WASHINGTON BUREAU — Sen. Susan Collins says she might support the Senate Finance Committee health bill, if major changes are made.

If Collins, R-Maine, backed the bill, she would become only the second Republican to do so. Her state-mate, Sen. Olympia Snowe, R-Maine, broke away from Republican colleagues on the Senate Finance Committee and voted Tuesday to approve the chairman’s mark of the America’s Healthy Future Act bill.

The bill draft was reported out with a tally of 14-9, with all Democrats supporting it and all Republicans but Snowe opposing it. Senate Majority Leader Harry Reid, D-Nev., is now in the process of combining the bill with the Senate Health, Education, Labor and Pensions Committee health bill and preparing to reconcile it with whatever health bill comes out of the House.

The AHFA bill draft approved by the Finance Committee “represents a substantial improvement over the costly and flawed alternative approved by the Senate Health Committee as well as the House bills,” Collins says in a statement.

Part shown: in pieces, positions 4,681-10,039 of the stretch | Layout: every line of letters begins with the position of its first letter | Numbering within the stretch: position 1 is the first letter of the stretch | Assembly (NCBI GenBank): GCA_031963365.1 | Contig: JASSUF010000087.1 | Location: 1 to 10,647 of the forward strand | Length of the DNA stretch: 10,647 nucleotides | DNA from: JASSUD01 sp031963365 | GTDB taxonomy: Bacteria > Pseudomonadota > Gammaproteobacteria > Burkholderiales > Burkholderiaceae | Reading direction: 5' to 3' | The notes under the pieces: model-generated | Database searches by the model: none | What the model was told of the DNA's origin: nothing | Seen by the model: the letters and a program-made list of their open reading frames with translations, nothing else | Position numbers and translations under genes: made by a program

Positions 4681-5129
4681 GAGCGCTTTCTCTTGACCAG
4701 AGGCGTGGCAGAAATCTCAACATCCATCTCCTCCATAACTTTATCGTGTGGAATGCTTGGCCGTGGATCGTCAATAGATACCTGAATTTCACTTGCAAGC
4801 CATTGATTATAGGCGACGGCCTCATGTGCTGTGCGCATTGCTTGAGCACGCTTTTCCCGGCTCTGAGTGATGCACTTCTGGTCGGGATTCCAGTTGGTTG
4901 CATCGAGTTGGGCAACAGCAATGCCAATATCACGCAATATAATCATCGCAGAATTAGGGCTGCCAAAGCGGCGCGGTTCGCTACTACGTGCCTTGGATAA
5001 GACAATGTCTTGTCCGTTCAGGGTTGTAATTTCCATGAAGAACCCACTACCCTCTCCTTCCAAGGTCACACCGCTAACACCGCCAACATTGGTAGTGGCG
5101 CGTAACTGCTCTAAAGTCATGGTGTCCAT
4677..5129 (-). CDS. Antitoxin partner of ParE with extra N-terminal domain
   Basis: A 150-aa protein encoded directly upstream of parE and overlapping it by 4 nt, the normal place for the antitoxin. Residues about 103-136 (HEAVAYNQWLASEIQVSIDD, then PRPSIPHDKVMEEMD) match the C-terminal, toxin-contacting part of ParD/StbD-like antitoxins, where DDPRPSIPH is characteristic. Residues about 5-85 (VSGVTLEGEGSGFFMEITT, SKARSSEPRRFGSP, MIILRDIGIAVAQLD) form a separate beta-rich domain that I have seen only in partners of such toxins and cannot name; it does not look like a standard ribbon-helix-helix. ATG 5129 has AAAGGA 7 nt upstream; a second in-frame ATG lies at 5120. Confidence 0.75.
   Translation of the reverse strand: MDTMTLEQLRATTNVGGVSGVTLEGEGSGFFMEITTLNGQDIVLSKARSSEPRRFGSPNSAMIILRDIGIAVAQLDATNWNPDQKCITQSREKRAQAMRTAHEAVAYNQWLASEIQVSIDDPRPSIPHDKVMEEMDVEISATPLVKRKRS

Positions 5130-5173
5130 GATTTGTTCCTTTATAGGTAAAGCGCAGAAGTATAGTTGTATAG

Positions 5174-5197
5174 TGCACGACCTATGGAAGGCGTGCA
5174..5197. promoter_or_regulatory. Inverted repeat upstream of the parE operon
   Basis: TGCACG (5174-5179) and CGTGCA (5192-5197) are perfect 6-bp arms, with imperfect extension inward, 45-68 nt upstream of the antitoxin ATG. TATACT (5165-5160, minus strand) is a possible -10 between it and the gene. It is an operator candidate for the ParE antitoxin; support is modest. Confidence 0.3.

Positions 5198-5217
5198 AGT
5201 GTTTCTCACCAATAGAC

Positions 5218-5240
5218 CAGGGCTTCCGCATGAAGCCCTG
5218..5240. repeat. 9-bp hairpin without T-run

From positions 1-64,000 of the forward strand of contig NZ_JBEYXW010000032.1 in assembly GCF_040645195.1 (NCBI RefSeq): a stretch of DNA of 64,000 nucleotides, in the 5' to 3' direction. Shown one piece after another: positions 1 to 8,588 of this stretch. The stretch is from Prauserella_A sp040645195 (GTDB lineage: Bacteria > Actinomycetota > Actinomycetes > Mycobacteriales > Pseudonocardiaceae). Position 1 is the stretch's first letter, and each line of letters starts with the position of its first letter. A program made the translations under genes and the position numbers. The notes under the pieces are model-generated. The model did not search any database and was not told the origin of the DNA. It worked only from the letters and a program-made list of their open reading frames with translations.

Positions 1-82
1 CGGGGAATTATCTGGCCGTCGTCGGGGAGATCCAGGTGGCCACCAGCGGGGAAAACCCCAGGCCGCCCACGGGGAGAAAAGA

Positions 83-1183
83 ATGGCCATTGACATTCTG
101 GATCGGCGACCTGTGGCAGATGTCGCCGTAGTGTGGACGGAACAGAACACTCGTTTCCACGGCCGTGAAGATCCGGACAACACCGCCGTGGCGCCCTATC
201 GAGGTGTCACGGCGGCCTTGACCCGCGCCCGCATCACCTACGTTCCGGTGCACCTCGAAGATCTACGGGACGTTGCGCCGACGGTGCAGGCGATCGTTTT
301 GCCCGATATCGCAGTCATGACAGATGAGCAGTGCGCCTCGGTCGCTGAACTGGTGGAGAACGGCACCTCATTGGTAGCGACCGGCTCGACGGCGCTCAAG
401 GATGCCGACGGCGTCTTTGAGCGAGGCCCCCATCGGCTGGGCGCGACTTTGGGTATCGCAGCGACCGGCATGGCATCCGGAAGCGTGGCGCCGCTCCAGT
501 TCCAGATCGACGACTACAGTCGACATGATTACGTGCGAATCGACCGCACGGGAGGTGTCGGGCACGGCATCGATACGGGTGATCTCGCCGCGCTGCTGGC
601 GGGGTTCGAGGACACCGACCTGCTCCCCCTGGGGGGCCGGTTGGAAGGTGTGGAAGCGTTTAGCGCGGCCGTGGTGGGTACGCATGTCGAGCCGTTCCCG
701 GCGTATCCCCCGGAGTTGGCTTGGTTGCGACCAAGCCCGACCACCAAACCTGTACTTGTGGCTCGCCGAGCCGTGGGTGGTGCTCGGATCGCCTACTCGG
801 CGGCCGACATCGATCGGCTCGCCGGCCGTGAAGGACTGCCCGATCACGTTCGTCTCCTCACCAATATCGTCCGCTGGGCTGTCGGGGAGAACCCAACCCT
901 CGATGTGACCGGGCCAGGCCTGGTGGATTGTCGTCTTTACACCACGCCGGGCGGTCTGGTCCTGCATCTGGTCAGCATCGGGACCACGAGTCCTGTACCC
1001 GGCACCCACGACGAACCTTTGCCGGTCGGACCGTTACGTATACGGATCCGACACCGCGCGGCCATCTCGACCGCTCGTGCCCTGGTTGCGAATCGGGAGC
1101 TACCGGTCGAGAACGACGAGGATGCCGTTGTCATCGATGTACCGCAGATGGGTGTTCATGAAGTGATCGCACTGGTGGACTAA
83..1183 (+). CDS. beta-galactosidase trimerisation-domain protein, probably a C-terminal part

But the Finance panel bill falls short of providing access to affordable health care for all Americans, and one problem is that implementing it as written could force many Americans to pay more for health care than they already pay, Collins says.

“I am hopeful that many improvements will continue to be made to produce a bill that can achieve bipartisan support,” Collins says.

The “goal should be legislation that protects affordable health care choices, safeguards Medicare, and reduces costs to the consumer and the taxpayer especially at a time when we simply cannot afford to pay more,” Collins says.

To win her support, a health reform measure should provide “more, not fewer, choices of affordable coverage options,” she says.

Drafters also should eliminate bill provisions that could lead to “onerous financial penalties for small businesses that are already struggling to provide affordable health insurance to their employees,” Collins says.

“As structured, the bill actually could discourage small businesses from adding more jobs,” Collins says.

She also says she has concerns about a privision that would cut more than $500 billion in Medicare payments, and that she would like to see the bill do more to contain costs.